NoDebt's picture

TD- I gotta tell you, I've been here before.  The last 2 years of a 2-term president are always depressing.  Especially so with this fucking moron in the WH (to be more accurate, he's the Manchurian Candidate).  We're never going to be what we once were- too much damage done at this point.  But there will be a time you feel better about things than you do now.  I don't know when but it won't be in the next 2 years.  Sometime after that.


SWRichmond's picture

US to the rest of the world: "The beatings will continue until morale improves...hey, where did everybody go?"

LatinaLover's above comment about the neocons is spot on.  And now they want to "restore" "defense" spending to its former levels...


DanDaley's picture

Manchurian Candidate  +1,000!  That's what I call him.

SamAdams's picture

This makes me think this is cold war 2.0 and this time we are Russia.  Remember who and what happened to Russia after the wall fell?  Piece and parcel, public sold to private Jews with even some Rothschild involvement. 

What was it the prime minister said?  Oh yes, "when we are through with the US, they can dry up and blow away".

Icelandicsaga...............................................'s picture

One has to consider this is part of the global reset .. NWQ .. part of the plan .. in the mind of the central bankers it gives them a vote in the 'new order' .. or not.

cossack55's picture

"kind of a dick".  Love the understatement

overmedicatedundersexed's picture

does this mean $/euro goes even higher?? yes it does

new game's picture

unintended consequences of a strong dollar and abuse of world reserve currency!

fucking idiots at the federal reserve. they blew the opportunity to keep on fucking everybody over. they went too far. they get what they deserve unless we all get fucked by wwIII...saddening world we live in.

sessinpo's picture

A strong dollar was inevitable, which is why I called for it for years now. The problem is the massive debt everyone has incurred and the fact that the US dollar is the world's currency reserve. That means everyone that accepted the US dollar as the world's currency reserve and also have massive debts must struggle to get more and more dollars.

Thus it is really an unintended consequence of creating unpayable debt and using one single currency as the world's currency reserve. The strong dollar is not the cause, but the effect. Anyway, I think we both agree it is a bad situation.

Son of Loki's picture

So ... what happens when oil, etc start to be traded and quoted in RMB?

Thirst Mutilator's picture

So now all China has to do is 'dePEG' from the dollar and start selling stolen & reverse engineered military hardware at Wal Mart prices & with a discounted currency to all the countries that the US has fucked with for the last 60 years...


#WINNING [hearts & minds ~ one regime change at a time].

Thirst Mutilator's picture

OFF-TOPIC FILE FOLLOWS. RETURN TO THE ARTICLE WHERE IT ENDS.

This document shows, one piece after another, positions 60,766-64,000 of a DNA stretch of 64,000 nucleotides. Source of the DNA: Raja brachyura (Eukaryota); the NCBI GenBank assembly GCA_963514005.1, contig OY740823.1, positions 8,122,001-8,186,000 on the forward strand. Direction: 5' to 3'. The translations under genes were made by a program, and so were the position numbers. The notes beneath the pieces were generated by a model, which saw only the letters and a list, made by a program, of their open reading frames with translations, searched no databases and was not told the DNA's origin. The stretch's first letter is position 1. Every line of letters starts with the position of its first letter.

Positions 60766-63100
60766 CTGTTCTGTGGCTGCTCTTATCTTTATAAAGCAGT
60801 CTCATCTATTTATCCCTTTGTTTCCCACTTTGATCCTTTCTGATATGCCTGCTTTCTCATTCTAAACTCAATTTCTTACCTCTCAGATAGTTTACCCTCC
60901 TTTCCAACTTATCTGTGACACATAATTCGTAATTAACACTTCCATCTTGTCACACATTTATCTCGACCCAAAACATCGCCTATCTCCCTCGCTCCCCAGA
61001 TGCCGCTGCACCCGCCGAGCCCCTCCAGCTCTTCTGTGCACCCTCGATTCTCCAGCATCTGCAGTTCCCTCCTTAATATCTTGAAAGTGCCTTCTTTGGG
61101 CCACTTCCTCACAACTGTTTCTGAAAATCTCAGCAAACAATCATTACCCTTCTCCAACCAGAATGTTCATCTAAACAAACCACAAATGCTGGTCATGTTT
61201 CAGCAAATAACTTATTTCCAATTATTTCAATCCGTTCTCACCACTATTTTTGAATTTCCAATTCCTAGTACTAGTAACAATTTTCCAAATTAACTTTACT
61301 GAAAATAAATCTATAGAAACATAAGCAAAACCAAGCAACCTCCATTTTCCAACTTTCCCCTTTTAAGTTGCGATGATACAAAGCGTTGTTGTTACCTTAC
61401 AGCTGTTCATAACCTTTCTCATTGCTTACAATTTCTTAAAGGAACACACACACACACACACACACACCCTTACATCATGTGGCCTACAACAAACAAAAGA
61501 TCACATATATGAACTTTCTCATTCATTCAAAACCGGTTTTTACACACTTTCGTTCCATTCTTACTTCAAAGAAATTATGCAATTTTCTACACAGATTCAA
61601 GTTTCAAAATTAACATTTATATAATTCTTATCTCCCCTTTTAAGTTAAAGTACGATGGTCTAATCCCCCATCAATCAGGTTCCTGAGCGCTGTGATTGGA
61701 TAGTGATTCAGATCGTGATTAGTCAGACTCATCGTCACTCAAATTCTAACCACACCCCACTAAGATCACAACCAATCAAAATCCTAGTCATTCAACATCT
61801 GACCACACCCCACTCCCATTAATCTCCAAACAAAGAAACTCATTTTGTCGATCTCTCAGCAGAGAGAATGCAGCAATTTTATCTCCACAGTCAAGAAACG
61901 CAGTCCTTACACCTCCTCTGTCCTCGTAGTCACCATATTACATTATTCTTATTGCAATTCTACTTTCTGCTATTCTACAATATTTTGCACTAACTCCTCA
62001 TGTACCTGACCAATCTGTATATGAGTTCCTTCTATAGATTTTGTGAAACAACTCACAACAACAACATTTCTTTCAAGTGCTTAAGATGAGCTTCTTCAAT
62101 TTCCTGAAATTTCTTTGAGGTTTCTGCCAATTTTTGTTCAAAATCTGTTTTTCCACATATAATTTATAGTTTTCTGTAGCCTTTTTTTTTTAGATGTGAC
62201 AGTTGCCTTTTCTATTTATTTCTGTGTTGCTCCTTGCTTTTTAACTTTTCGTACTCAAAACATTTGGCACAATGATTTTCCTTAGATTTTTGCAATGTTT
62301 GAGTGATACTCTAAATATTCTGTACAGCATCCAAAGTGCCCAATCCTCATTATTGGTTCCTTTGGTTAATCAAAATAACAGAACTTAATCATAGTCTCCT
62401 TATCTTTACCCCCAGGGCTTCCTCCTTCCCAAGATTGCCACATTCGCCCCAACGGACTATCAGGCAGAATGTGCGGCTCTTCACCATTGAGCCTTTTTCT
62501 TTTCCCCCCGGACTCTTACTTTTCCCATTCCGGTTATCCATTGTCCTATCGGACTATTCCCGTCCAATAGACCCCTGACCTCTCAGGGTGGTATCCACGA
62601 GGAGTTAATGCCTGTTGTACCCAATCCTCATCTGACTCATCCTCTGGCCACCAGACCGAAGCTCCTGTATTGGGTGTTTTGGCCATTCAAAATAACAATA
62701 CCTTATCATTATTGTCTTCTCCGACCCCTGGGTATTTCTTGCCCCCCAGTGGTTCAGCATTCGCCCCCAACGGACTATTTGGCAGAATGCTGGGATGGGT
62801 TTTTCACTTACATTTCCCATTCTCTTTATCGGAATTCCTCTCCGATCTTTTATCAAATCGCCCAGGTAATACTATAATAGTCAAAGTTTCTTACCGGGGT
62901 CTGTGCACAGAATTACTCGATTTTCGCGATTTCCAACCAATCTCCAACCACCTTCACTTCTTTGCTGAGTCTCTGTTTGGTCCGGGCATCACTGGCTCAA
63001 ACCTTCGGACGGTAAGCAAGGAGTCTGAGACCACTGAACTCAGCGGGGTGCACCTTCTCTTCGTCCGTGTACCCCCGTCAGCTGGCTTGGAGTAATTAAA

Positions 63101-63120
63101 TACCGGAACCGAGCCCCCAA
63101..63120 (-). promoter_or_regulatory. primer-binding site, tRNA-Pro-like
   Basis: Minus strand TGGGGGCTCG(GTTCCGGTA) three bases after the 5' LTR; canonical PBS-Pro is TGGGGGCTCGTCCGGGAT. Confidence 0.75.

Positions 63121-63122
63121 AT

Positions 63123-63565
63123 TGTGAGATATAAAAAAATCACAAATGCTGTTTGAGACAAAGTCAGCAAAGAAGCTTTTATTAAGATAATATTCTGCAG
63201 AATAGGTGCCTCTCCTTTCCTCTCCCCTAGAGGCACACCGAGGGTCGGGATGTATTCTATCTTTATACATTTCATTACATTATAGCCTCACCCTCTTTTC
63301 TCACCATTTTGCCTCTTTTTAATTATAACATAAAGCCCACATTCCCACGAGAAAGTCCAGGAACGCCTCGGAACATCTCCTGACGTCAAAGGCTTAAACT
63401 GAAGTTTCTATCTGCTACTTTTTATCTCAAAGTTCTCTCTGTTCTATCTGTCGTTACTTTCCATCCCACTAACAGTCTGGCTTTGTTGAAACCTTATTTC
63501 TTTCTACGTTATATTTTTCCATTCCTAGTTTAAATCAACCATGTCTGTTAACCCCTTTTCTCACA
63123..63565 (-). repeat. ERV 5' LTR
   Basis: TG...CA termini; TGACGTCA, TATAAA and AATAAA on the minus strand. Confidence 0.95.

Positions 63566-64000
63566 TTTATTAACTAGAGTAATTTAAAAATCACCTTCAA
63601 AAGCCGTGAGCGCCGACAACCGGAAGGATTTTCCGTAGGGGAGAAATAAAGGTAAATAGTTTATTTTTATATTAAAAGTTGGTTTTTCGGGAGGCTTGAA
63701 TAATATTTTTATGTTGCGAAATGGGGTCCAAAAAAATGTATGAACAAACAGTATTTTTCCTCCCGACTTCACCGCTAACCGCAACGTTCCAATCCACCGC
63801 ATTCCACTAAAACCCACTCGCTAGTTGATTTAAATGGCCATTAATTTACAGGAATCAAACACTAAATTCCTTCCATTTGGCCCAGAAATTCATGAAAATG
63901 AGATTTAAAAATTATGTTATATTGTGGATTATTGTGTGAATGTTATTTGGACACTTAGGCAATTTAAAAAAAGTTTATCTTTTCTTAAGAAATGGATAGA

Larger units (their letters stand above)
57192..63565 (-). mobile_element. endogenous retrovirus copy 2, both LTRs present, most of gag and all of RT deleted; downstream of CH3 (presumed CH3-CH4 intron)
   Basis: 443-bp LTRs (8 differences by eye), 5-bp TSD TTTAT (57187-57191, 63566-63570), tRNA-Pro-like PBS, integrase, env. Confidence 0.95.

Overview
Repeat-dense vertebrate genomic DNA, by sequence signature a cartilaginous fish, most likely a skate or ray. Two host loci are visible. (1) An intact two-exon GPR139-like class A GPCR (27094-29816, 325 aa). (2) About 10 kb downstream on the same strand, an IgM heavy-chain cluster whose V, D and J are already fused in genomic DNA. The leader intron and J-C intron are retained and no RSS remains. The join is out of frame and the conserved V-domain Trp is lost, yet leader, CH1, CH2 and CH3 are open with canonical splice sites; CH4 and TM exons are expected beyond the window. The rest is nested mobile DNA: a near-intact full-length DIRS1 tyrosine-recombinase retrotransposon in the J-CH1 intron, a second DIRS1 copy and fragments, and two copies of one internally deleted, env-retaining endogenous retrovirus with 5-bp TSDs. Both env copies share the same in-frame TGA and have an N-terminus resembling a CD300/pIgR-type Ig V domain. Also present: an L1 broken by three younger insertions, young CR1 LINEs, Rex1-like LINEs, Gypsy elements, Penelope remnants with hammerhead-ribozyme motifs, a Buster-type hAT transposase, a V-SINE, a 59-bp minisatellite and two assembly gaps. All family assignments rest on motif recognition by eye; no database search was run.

Don't forget about the part where they sell UST's, convert to dollars, & use the dollars to buy physical gold...


But no need to rush that just yet [until the dollar tops out]. You know SELL HIGH ~ BUY LOW... The MIT geeks prolly haven't even thought about that one just yet because they're too busy writing HFT algos to try & frontrun Lululemon. [well ~ THAT & try to come up with the perfect NCAA bracket].

roddy6667's picture

They are doing that now, swapping UST's for physical gold, copper, and other metal commodities.

HowdyDoody's picture

Stolen and reverse-engineered? The best stuff was sold by our best friend in the ME, our special indispensable ally.

Thirst Mutilator's picture

Well, that & Slick Willie... But for all practical purposes, we'd be talking about the same thing.

Ghordius's picture

+1 sessinpo. meanwhile, many megacorps based in the US are funding themselves more and more with fresh bonds denominated in EUR, particularly for their european operations

"We are too much accustomed to attribute to a single cause that which is the product of several, and the majority of our controversies come from that." (Marcus Aurelius)

Winston Churchill's picture

We've had this discussion before Ghordo.

Its what you are supposed to do.Matching liabilites in term and currency to the medium you

sell in.Lots of international companies are now selling in yuan direct, so should be

borrowing in yuan as well.

BurningFuld's picture

Not to worry people of North America. Canada's got you covered too.  And you thought Obama's Keystone XL decision was based on the environment.

Canada is the first place in the Americas to win the designation, giving Canadian companies a competitive edge over their U.S. rivals.

MartyFlesh's picture

And there in Lies the one Safety Valve with Psychopaths, they always push things too far with Greed and Over Confidence and end up blowing up the whole show in the end :) Marty

f16hoser's picture

Obama Loves Dick! Tom, Dick and Harry too. What a Fag. You can add Michael (Michelle) to the list! Wink/Wink

Chuck Knoblauch's picture

Why do you think the communists want war?

They want world domination.

By any means necessary.

sessinpo's picture

Why do you think governments (politicians) want war? They want world domination by any means necessary.


Fixed it for you.

Abitdodgie's picture

Communists , no you mean Nazi's they are the one's having another go.

Oh regional Indian's picture

Right you are is that...some say Hillary and Merkel are the daughters of Hitler. A stretch indeed, but then again, is it?